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Faculty Experts

Amy Auchincloss, PhD

Associate Professor, Department of Epidemiology and Biostatistics

Dornsife School of Public Health

Contact:

amy.h.auchincloss@drexel.edu

267.359.6054

Auchincloss' research focuses on social and environmental determinants of chronic health conditions. Her work has examined restaurant nutritional labeling and its impact on healthier food choices; spatial risk factors within residential environments that influence health behaviors related to obesity and type 2 diabetes; the application of novel complex systems modeling that can be used to examine spatial and socio-economic patterning of health behaviors/outcomes; air pollution epidemiology including the contribution of atmospheric conditions (temperature and barometric pressure) and vehicular traffic to air pollution in relation to cardiovascular-related endpoints.

More information about Auchincloss

For news media inquiries, contact Frank Otto at fmo26@drexel.edu or at 215.571.4244.

In the News

  • Smoking: A Pediatric Disease

    A study by Amy Auchincloss, PhD, associate professor in the Dornsife School of Public Health, on how raising cigarette prices by a dollar can reduce smoking in older people by 20 percent, was referenced in a Spectrum (Cedar City, Utah) story Nov. 8.

  • Study: Raising the Price of Cigarettes by $1 Could Help Smokers Quit

    Research by Amy Auchincloss, PhD, an associate professor in the Dornsife School of Public Health, which looked into how raising cigarette prices by a dollar can affect smoking rates, was featured in an Aug. 20 story in the Atlanta Journal-Constitution, and in Aug. 21 stories in the Deccan Chronicle (Indian English-language paper), the Daily Star and The Sun.

  • Smokers More Likely to Quit When Cigarette Prices Increase

    Research by Amy Auchincloss, PhD, an associate professor in the Dornsife School of Public Health, that looked into how raising cigarette prices by a dollar can cut into smoking, was picked up on Aug. 18 by UPI and Business Standard, on Aug. 19 in Philly Voice, and on Aug. 21 by Politico New York, NewsMax Health and Money-ish.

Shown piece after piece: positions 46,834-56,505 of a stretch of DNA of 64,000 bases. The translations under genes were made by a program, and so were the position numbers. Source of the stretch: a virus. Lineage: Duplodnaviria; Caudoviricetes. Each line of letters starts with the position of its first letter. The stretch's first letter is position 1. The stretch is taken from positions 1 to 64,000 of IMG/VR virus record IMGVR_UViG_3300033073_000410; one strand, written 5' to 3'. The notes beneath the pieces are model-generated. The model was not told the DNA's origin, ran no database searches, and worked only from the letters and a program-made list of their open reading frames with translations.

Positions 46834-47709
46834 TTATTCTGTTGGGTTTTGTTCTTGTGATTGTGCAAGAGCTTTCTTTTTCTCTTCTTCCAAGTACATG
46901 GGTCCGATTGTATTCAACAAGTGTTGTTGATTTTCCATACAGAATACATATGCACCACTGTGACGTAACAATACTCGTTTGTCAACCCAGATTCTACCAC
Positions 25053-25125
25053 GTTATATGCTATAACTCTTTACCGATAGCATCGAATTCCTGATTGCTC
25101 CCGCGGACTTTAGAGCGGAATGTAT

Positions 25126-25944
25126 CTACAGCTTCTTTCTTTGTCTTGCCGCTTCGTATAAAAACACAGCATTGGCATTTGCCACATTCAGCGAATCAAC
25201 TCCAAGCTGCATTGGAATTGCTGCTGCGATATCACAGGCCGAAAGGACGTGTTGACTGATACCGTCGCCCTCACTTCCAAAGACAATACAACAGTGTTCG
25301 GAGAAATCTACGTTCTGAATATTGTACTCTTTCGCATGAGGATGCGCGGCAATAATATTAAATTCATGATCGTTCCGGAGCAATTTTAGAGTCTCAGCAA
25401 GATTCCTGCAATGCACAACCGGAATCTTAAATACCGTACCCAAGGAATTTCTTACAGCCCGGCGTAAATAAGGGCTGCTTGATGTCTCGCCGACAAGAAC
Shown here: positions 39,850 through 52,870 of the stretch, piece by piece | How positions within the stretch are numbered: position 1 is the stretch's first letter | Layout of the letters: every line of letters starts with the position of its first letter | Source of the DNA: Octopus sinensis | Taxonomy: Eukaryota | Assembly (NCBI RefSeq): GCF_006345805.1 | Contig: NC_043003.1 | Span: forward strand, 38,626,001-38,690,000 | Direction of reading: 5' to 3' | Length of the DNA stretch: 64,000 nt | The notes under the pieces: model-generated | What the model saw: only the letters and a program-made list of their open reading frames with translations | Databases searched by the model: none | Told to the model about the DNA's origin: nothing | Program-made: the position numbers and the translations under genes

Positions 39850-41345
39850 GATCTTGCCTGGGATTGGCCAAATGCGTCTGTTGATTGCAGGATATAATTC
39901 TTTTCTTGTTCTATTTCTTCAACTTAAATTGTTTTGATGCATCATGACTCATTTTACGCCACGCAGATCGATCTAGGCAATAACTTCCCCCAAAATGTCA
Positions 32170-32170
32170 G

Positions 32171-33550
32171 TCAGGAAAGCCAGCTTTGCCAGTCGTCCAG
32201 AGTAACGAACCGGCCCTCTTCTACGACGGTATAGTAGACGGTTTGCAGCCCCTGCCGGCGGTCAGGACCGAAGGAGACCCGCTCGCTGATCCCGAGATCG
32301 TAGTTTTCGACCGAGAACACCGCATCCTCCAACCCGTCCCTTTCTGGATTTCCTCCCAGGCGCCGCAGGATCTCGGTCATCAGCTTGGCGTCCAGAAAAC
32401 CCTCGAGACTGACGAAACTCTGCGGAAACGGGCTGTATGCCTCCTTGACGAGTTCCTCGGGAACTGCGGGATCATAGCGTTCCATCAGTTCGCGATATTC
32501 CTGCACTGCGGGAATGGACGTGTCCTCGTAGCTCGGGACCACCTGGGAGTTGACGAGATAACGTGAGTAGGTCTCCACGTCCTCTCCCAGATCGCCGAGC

• More Places to Buy Booze Means More Violence in Neighborhoods

    A study from researchers in the Dornsife School of Public Health was profiled in a Jan. 27 Fast Company story. The study, led by Amy Auchincloss, PhD, an associate professor in the school, looked into the correlation between places where alcohol can be purchased and violence levels in Philadelphia.

  • More Often, Calorie Counts are on the Menu

    Amy Auchincloss, PhD, an associate professor in the School of Public Health, was quoted in an Orlando Sentinel article on April 8 about restaurants posting calorie counts on their menus. The article was also picked up by Bloomberg Business.

  • Why Bike Lanes and Soda Bans Actually Work

    Stephanie Mayne, a doctoral student in the School of Public Health, and Amy Auchincloss, PhD, an associate professor in the School of Public Health, were quoted in a Men’s Journal article on April 2 about their research on which policy and built environment interventions may affect obesity.

  • Trying to lose weight? Drexel researchers review the best way cities can help

    Stephanie Mayne, a doctoral student in the School of Public Health, was interviewed for a story on WHYY-FM/Newsworks.org on March 25 about research she led reviewing which types of policy and built environment changes have an impact on obesity. Amy Auchincloss, PhD, and Yvonne Michael, ScD, associate professors in the School of Public Health, co-authored the study.

  • Why the Fast-Food Ban Failed in South L.A.

    An article in The Atlantic on March 24 mentioned a study of public policy and built environment changes that can affect obesity, led by School of Public Health doctoral student Stephanie Mayne, with Amy Aunchincloss, PhD, and Yvonne Michael, ScD, associate professors in the School of Public Health. The article was also syndicated on Yahoo! News.

  • Bikes lanes or soda bans? Study reveals which public policies really fight obesity